Tutorial 2018-04-27T10:19:44+00:00

Tutorial

0- Installing the Software 2018-07-06T08:21:53+00:00

The tools consist of two main parts. The first part runs in QGIS, for which we will soon provide a Virtual Machine you will be able to download here. When you download the virtual machine, you will not have to do the first step of the installations.

Step 1:

Until the virtual machine is ready, to run the first part of the code you need to install:

  • QGIS 64 bit with GRASS, SAGA and OTB components. Make sure to install the 64 bit unless your computer is 32 bit.  The current code works best in 2.18.0 version of QGIS. If you are running a 64bit windows, you can download it here. Or go to the downloads site and find the appropriate installation.
  • Osgeo4w.If you are running a 64bit windows, you can download it here. Or go to the downloads site and find the appropriate installation. Our system runs on November 2016 installation.
  • Python.

*2.7 64bit      https/://www.python.org/downloads

  • Python plugin pyshp, 2.7 64 bit from the link. Alternatively, launch windows command line and type:
                     pip install pyshp
    • If pip is not installed go to: https://pip.pypa.io/en/latest/installing/
    • Note: If command line does not recognize python or pip, add its directory (such as C:\Python27) as well as pip’s directory (C:\Python27\Scripts) to your environment variables> system variables > as a Path. Go to system>Advanced system settings, Advanced Tab, Environment Variables, System Variables> , then select “Path”,>Edit>New, and add your two paths . If this doesn’t work, navigate to the Python\Scripts directory in the Command Line and enter the code above. For this, you need to type in your windows command line:
                         cd c:\Python27\Scripts

Then:

                     pip install pyshp

*** Pyshp installation is necessary for the Grasshopper code as well so make sure you install this even if you are not installing rest of the Qgis plugins.

  • Python plugin Triangle inside Qgis
    • First, test if you already have pip in QGIS by typing:
                           pip list

or if it doesn’t work:

                           python -m pip list

      • Type OSGeo4WShell in command line and run as administrator.
        • Copy curl https://bootstrap.pypa.io/get-pip.py -o get-pip.py
        • Then python get-pip.py
        • Upgrade setuptools using pip install setuptools –upgrade
  • Install cython using pip install cython
    • If pip install cython doesn’t work download it from this link if you are running windows 64 bit or go to to the url and download appropriate version: https://pypi.org/project/Cython/#files . Then type this in your Osgeo command line:
        • pip install C:\Users\user_name\Desktop\Cython-0.28.2-cp27-cp27m-win_amd64.whl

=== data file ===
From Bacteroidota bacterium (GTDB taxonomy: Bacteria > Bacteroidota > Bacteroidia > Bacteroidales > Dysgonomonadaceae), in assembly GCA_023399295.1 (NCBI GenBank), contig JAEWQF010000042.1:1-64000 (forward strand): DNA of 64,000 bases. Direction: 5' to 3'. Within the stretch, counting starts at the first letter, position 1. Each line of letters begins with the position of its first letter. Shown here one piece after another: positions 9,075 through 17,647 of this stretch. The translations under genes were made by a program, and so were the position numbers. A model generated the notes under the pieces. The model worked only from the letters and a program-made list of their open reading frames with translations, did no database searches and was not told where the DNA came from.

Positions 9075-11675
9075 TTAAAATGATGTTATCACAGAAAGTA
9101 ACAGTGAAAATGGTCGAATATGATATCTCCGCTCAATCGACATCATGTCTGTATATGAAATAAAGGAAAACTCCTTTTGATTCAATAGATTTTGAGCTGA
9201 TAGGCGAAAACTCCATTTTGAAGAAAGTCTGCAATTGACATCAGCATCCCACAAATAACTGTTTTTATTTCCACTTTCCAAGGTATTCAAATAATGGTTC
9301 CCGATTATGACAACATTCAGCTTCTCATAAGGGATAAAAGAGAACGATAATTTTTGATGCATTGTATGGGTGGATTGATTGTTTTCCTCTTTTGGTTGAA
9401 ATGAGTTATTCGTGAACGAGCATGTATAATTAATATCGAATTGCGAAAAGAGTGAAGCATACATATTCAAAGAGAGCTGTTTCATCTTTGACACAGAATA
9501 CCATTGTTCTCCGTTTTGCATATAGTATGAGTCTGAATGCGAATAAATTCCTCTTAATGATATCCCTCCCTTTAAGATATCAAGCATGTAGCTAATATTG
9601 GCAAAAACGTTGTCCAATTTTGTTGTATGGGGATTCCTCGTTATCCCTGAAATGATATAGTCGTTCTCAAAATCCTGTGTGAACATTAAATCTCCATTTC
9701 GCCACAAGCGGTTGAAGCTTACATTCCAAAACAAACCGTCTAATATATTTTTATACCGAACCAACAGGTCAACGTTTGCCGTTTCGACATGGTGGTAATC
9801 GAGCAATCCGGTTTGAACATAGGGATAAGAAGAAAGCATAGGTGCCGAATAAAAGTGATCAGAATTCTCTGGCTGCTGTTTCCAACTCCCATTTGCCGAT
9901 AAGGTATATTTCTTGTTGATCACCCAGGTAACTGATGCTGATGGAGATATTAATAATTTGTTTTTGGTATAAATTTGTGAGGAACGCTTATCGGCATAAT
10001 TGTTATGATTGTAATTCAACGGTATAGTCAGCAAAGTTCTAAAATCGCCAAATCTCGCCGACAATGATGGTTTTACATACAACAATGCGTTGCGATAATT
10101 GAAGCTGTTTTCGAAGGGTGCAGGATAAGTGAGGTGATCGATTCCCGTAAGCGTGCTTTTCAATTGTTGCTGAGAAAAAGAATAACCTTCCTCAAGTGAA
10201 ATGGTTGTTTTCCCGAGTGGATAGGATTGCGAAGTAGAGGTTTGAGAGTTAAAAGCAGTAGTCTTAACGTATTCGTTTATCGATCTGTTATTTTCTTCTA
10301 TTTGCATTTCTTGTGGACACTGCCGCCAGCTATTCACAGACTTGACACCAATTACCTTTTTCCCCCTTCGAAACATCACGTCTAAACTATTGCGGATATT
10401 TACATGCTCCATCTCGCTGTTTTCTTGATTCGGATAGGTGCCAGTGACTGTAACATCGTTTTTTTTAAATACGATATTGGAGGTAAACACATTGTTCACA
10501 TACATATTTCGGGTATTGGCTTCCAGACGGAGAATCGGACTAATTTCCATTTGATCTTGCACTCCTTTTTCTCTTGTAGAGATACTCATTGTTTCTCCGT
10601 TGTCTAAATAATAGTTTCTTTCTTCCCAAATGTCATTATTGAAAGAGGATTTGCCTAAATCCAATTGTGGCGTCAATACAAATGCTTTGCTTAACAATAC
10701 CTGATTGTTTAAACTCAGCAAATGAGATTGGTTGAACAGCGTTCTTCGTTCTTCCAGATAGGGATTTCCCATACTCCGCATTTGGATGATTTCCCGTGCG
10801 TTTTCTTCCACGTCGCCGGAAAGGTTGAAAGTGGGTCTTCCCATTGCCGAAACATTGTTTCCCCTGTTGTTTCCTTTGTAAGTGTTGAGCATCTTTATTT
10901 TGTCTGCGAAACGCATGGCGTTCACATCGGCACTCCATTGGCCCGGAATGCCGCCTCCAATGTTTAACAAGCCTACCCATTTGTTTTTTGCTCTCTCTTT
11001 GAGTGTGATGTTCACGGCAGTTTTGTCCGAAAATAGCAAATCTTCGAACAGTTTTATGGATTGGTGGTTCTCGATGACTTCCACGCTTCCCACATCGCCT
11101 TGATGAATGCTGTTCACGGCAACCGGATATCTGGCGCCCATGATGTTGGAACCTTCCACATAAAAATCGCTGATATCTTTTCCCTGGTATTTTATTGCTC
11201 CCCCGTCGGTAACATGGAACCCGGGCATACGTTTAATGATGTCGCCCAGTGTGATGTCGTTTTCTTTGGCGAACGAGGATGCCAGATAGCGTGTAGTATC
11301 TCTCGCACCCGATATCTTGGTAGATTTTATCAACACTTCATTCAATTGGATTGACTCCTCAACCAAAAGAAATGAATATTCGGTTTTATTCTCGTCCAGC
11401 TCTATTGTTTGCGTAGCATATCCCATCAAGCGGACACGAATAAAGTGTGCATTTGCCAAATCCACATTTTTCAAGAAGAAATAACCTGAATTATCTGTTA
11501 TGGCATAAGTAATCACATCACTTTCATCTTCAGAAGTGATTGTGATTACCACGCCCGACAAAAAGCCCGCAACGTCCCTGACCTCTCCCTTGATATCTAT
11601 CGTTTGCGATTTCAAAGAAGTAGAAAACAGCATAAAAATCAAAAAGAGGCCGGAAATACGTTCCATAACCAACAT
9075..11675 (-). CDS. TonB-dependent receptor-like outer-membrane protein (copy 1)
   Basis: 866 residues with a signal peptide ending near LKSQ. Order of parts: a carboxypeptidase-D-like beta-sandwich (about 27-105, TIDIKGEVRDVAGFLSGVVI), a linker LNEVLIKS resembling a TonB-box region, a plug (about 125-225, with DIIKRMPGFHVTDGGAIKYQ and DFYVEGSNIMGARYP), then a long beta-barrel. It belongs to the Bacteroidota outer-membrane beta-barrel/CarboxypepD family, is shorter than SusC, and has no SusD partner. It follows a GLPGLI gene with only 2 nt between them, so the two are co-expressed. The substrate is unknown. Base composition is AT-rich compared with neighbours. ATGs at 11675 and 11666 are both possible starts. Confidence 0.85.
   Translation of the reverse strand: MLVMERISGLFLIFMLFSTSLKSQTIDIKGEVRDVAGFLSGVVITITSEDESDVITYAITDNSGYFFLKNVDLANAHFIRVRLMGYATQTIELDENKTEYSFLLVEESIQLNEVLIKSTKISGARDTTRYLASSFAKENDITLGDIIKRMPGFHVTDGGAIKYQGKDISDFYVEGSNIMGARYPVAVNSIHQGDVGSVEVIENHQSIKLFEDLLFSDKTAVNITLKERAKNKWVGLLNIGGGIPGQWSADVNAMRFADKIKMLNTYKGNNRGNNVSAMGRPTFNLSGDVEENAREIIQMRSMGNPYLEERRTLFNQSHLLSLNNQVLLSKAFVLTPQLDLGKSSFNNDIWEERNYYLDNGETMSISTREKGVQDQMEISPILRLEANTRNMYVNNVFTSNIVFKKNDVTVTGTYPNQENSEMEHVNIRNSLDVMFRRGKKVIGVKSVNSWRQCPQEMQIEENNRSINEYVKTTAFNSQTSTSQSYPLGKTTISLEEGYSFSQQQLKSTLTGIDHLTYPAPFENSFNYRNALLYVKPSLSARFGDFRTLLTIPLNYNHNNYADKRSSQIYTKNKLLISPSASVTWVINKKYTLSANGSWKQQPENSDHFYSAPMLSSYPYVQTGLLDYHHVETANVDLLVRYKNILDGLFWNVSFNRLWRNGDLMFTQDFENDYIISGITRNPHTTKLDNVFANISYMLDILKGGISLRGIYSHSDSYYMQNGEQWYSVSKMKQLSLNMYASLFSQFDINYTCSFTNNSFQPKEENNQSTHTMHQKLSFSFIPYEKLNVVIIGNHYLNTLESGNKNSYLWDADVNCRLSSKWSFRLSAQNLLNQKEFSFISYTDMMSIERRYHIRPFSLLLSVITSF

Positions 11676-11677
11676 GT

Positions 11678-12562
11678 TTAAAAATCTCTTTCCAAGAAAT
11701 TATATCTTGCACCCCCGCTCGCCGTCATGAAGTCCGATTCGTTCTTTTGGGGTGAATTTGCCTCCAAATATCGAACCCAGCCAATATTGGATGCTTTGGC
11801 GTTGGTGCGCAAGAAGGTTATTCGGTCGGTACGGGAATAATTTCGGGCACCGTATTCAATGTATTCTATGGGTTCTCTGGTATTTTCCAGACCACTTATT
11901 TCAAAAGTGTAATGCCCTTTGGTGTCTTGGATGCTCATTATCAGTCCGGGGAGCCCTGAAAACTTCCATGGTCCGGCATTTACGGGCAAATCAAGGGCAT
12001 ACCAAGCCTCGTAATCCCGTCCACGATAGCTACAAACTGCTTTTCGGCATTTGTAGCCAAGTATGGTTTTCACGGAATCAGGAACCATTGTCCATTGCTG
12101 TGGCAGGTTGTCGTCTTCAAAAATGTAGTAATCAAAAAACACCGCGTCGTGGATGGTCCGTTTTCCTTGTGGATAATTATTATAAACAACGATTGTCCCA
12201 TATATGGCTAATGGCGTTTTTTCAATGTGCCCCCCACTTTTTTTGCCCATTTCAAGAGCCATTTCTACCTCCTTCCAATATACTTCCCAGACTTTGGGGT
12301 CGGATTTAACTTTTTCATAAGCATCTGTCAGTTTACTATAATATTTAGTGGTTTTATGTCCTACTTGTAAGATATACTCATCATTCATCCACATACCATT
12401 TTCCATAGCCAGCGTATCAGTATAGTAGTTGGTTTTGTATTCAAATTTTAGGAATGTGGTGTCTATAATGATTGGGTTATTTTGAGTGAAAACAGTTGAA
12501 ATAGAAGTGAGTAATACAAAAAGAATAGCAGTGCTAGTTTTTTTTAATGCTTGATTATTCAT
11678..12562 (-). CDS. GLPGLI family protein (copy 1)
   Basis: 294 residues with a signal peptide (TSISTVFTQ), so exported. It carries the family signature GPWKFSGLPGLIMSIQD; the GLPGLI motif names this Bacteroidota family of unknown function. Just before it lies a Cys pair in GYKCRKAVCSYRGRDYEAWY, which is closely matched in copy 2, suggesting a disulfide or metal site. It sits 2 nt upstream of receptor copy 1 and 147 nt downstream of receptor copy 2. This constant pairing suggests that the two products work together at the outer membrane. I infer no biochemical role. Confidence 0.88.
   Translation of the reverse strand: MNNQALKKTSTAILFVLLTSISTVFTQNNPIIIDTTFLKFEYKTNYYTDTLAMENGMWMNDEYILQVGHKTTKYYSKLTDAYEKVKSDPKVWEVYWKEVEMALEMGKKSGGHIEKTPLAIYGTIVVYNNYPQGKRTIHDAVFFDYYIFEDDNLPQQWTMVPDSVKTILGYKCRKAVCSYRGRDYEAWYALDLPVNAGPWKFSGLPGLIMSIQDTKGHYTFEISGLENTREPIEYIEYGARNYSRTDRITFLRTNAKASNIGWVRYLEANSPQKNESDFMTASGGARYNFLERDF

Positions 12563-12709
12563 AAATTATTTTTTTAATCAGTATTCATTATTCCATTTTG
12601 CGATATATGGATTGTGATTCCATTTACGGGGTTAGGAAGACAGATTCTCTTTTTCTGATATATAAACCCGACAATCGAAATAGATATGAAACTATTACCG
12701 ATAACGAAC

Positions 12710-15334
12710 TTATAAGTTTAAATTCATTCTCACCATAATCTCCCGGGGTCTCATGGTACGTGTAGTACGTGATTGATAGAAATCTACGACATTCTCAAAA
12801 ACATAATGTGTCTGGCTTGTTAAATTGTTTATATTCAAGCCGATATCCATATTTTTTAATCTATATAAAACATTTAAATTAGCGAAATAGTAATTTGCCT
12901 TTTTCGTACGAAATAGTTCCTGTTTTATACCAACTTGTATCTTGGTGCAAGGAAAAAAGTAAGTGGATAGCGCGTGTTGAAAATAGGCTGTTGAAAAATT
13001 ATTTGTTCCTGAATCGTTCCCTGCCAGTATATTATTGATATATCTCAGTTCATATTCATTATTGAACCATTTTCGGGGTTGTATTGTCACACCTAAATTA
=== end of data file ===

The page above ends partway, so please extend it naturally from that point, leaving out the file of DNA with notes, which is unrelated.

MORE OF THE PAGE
• Install triangle using  pip install triangle*
            •                    pip install C:\Users\user_name\Desktop\triangle-20160203-cp27-none-win_amd64.whl                                                                                        
          • *Python2.7 amd64 and all it’s compatible packages are needed. You may get this error:
          • error: Microsoft Visual C++ 9.0 is required (Unable to find vcvarsall.bat).  Get it from http://aka.ms/vcpython27  (solution included with error description)
  • You need grass6 files in your OSGeo grass directory. For this, download grass6 folder here. Unzip, and put the folder into your Osgeo directory: C:\OSGeo4W64\apps\grass\
  • Configuration (QGis)
    • Now, we need to make sure the paths for the Grass and OTB plugins are correct within QGis. In QGis, go to Processing > Options. Expand the Providers tab and locate your Grass and OTB (Orfeo Toolbox) tabs. Expand these tabs as well.Make sure your Grass and OTB folders are pointing to the correct locations in the OSGeo4W folder (double click the field).
    • *Notice that within Grass commands tab:

  • Download the 5 QGIS python codes by going to the Tools page and clicking on the “Download Triangulation Tools”. Unzip and put the five python codes in the correct directory:                  C:\Users\user_directory_here\.qgis2\processing\scripts

Step 2:

The second part of the code runs in grasshopper. You can download the code through the same link.

To run the grashopper code, you need to install:

Also, you need the python plugin pyshp. If you have completed the Qgis installation (Step 1), you already have pyshp. If not, to install pyshp, open windows command line, and type:

           pip install pyshp

If it doesn’t work, type:

           python -m pip install pyshp

If it doesn’t work, add C:\Python27 and C:\Python27\Scripts\ to your system paths. For more details on how to do this, refer to the Step 1 of the installation.

1- Preparing the geometry 2018-05-10T21:36:41+00:00

First you need to prepare your geometry in Rhino. If you don’t already have the geometry of the area you will analyze, one way to acquire 3d urban geometry is to import it from GIS files using the Meerkat plugin for grasshopper. Below are the geometry and what you need to pay attention to while creating them:

  • Buildings: these need to be extrusions of flat polygons on the XY plane. Their base should not sit on top of the topography mesh, but the XY plane, at Z=0.
  • Walls: these are boundaries that you usually have to model manually, unless you already have a detailed GIS file or a 3d model. The walls should be extrusions of line geometry sitting on the XY plane, and not the topography mesh, just like the building geometry. This is why, all boundaries will essentially be modeled like walls, may they be hedges, fences, gates, removable parking barriers or in some cases, parking lots. You should decide if the urban space they separate is accessible or not, and accordingly model the barrier or not. Below are several cases of boundaries that may be modeled as walls.

   

  • The topography mesh: the code only requires topography points (located at their correct elevations). Nevertheless, it is advisable to first create a delaunay mesh and make sure that the top-most vertices of the walls and building geometry remain above the mesh geometry (avoid the case in the image below). Otherwise, the QGIS code will give you an error. If the topography points are not dense enough, you may also get an error in the 3rd QGIS code you are going to run in the next step. If that happens, extrapolate a denser set of topography points. For this, you can project a 10m x 10m grid of points on the delaunay mesh.